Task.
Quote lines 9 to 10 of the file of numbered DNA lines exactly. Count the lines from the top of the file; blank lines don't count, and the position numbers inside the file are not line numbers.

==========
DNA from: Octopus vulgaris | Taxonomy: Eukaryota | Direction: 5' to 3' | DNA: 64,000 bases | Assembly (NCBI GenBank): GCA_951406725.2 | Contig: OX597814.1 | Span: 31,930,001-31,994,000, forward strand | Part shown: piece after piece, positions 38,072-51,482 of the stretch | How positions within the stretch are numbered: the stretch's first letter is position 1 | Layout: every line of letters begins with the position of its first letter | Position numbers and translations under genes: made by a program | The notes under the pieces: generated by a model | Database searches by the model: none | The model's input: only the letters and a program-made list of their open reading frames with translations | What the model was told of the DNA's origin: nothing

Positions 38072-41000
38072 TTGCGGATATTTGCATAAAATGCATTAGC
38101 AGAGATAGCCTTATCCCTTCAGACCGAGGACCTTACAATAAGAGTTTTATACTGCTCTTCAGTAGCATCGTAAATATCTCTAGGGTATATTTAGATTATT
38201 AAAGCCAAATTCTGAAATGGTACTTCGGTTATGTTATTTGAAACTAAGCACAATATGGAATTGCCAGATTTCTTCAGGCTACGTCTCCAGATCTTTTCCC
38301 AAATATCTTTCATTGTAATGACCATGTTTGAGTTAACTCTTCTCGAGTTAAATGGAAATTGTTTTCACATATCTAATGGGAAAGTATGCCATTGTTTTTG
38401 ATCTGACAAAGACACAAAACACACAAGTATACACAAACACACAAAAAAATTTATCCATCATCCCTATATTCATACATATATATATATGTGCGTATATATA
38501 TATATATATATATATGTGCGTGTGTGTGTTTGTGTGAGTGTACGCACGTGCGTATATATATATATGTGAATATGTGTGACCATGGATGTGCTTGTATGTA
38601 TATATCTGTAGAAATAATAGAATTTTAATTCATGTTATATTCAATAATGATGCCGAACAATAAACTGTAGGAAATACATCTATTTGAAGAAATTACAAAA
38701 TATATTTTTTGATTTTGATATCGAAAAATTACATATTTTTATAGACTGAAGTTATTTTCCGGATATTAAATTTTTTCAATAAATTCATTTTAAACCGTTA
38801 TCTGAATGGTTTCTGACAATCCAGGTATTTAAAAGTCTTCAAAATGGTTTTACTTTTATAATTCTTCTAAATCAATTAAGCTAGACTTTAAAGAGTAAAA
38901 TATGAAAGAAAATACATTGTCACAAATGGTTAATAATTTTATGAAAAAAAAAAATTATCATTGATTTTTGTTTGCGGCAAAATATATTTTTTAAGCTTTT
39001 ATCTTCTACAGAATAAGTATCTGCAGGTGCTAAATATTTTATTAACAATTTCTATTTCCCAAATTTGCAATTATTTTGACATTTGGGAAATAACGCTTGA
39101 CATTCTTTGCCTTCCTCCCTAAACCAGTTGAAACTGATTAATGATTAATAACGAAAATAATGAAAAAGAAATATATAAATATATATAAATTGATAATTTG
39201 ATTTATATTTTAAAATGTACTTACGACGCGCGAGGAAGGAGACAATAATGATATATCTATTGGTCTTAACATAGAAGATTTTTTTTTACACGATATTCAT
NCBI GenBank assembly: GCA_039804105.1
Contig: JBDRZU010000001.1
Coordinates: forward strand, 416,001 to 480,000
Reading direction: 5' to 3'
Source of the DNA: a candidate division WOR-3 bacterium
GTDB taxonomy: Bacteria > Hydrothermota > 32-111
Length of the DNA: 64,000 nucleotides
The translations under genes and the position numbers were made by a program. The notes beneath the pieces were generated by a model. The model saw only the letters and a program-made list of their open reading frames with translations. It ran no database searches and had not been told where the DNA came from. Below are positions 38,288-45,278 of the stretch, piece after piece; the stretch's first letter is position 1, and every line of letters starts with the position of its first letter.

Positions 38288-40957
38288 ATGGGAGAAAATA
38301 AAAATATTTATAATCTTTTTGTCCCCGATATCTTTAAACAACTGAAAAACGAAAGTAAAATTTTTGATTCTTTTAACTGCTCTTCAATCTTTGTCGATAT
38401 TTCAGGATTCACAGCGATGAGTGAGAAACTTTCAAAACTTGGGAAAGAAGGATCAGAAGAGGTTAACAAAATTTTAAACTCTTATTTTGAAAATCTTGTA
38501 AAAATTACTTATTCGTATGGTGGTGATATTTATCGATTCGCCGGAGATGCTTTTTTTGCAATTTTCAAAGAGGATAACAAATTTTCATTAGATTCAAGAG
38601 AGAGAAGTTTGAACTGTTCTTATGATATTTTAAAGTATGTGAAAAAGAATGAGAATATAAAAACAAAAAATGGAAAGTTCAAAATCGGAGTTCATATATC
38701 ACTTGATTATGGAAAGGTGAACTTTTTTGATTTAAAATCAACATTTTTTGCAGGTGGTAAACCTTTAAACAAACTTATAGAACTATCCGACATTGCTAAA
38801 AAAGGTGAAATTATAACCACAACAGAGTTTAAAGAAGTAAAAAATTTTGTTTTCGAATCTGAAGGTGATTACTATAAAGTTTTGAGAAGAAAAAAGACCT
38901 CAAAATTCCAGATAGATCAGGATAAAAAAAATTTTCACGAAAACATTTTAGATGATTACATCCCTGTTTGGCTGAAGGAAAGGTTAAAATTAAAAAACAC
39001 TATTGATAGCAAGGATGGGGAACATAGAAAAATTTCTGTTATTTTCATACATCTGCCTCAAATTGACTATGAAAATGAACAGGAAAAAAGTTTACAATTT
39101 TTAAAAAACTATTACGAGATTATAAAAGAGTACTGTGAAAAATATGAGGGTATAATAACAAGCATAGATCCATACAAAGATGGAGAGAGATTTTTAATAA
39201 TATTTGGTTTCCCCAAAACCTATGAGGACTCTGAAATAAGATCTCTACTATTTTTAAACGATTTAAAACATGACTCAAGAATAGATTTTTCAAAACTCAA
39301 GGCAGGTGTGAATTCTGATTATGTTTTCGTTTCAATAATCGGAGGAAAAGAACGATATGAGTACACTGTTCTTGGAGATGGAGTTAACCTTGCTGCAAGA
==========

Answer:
38601 TATATCTGTAGAAATAATAGAATTTTAATTCATGTTATATTCAATAATGATGCCGAACAATAAACTGTAGGAAATACATCTATTTGAAGAAATTACAAAA
38701 TATATTTTTTGATTTTGATATCGAAAAATTACATATTTTTATAGACTGAAGTTATTTTCCGGATATTAAATTTTTTCAATAAATTCATTTTAAACCGTTA